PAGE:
2.) You will look better: Let’s face it. Someone who looks strong looks healthy. My posture is better, my arms look better in a tank top, and I have gotten rid of a lot of excess jiggly flab all over my body. I feel way more toned and tight than I ever did just running. I love it!

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3.) You will run faster: Lifting has made my legs way stronger, so I am able to run faster than before with less running workouts. I have the strength to hold my body in proper running form longer, too. I was so surprised to PR in my 5K last month because I only run once a week right now!

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4.) You probably won’t bulk up: I say probably because you can bulk up, but it is highly unlikely it will happen unless you are trying to. I go to boot camp and lift four days a week and while I am more toned, I do not feel bulky. Don’t let this common misconception stop you!


5.) You will feel more confident: Looking better, feeling better, and being able to do more with my body has given me such a sense of accomplishment. I am not as afraid to try new things, and I am so thankful that for all that my body does for me every day. It’s just this overall sense of wellness that is kind of addicting. Join me?

As always, please check with your doctor before starting an exercise routine. You will probably be really sore at first but don’t give up! Sore is good. Live for the sore! Let’s all be healthy and fit this summer.

QOTD: Do you lift weights? How does it make you feel? Has it helped you in other areas like running or another sport?

Getting Over Gym Fear

A lot of people really don’t like the gym, but I’m sure you already knew that. I totally get it. A lot of gyms can be intimidating, especially if they are large, or full of super star looking athletes throwing weights around and grunting loudly (not knocking superstar weightlifters, but you have to see how it can be intimidating to some folks), or are filled with perfect looking young women who don’t look like they have an ounce of fat on them, and are always in the most perfect gym outfits.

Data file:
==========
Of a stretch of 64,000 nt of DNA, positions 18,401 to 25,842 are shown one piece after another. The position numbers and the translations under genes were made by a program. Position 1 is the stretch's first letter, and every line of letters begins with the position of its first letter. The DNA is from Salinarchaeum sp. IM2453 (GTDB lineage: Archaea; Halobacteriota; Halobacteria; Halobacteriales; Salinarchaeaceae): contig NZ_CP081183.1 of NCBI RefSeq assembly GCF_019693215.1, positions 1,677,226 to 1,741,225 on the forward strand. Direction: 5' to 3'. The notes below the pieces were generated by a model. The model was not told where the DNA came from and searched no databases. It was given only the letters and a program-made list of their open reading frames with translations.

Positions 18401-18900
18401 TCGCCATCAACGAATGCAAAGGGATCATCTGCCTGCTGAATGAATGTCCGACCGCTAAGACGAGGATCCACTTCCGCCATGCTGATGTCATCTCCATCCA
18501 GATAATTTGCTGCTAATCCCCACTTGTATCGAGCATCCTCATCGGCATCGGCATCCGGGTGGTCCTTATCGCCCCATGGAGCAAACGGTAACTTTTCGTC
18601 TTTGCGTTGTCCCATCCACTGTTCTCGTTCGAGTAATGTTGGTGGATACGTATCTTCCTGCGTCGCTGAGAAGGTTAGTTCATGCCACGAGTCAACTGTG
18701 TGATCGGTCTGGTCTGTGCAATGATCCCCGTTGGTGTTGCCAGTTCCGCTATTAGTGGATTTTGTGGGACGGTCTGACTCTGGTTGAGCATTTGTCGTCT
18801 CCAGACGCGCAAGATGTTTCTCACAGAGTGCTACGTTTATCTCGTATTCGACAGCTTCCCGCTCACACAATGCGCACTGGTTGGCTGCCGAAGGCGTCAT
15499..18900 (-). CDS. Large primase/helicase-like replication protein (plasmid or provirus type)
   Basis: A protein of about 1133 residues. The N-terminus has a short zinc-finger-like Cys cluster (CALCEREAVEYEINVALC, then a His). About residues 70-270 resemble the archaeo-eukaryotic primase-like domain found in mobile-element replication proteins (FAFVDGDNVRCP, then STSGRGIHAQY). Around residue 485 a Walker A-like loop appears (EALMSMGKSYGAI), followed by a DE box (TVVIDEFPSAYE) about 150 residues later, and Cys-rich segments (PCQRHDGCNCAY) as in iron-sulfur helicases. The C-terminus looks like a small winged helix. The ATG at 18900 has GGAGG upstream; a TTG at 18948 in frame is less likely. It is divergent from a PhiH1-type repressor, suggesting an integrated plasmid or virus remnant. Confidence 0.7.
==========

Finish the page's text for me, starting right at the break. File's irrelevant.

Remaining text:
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My parents are some of those folks. They are 60, and want to stay fit but don’t fit in with heavy lifters, or young moms in spandex shorts taking classes or playing tennis (again, nothing wrong with those things, but it intimidates a lot of people!) They used to go to a very large, fancy country club type health club simply for convenience (it’s right across the street from their house), but they slowly started going less and less because they just didn’t feel comfortable working out there. This made me really sad, and I am really glad my parents did some research and found the type of gym that works for them.


That’s the great thing about the gym industry and it’s growth right now, there are so many options! Something for everyone! There are 24 hour gyms, country club type gyms, crossfit boxes, Koko fit club (where my parents go) among other things. So what if you don’t have a lot of options? What if you have one gym to go to, and you just have to make the best of the situation, then what? Below are some of my best tips for getting over any fear or anxiety you may have about going to your gym.


1.) Schedule some time with a trainer: One of the biggest reasons people don’t use machines at the gym is because they don’t know how to use them and don’t want to look stupid if they can’t figure something out, or are using a machine wrong (this used to be me before I started strength training!) A lot of gyms will give you a free hour with a trainer or employee to get you familiar with all the different machines, and help you to know how much weight you should use, and how many reps you should do. This is a great resource!

2.) Go with a friend: When I first started lifting, I would go with my husband and he would help me get going. Not being there alone really helped to build my confidence in the beginning.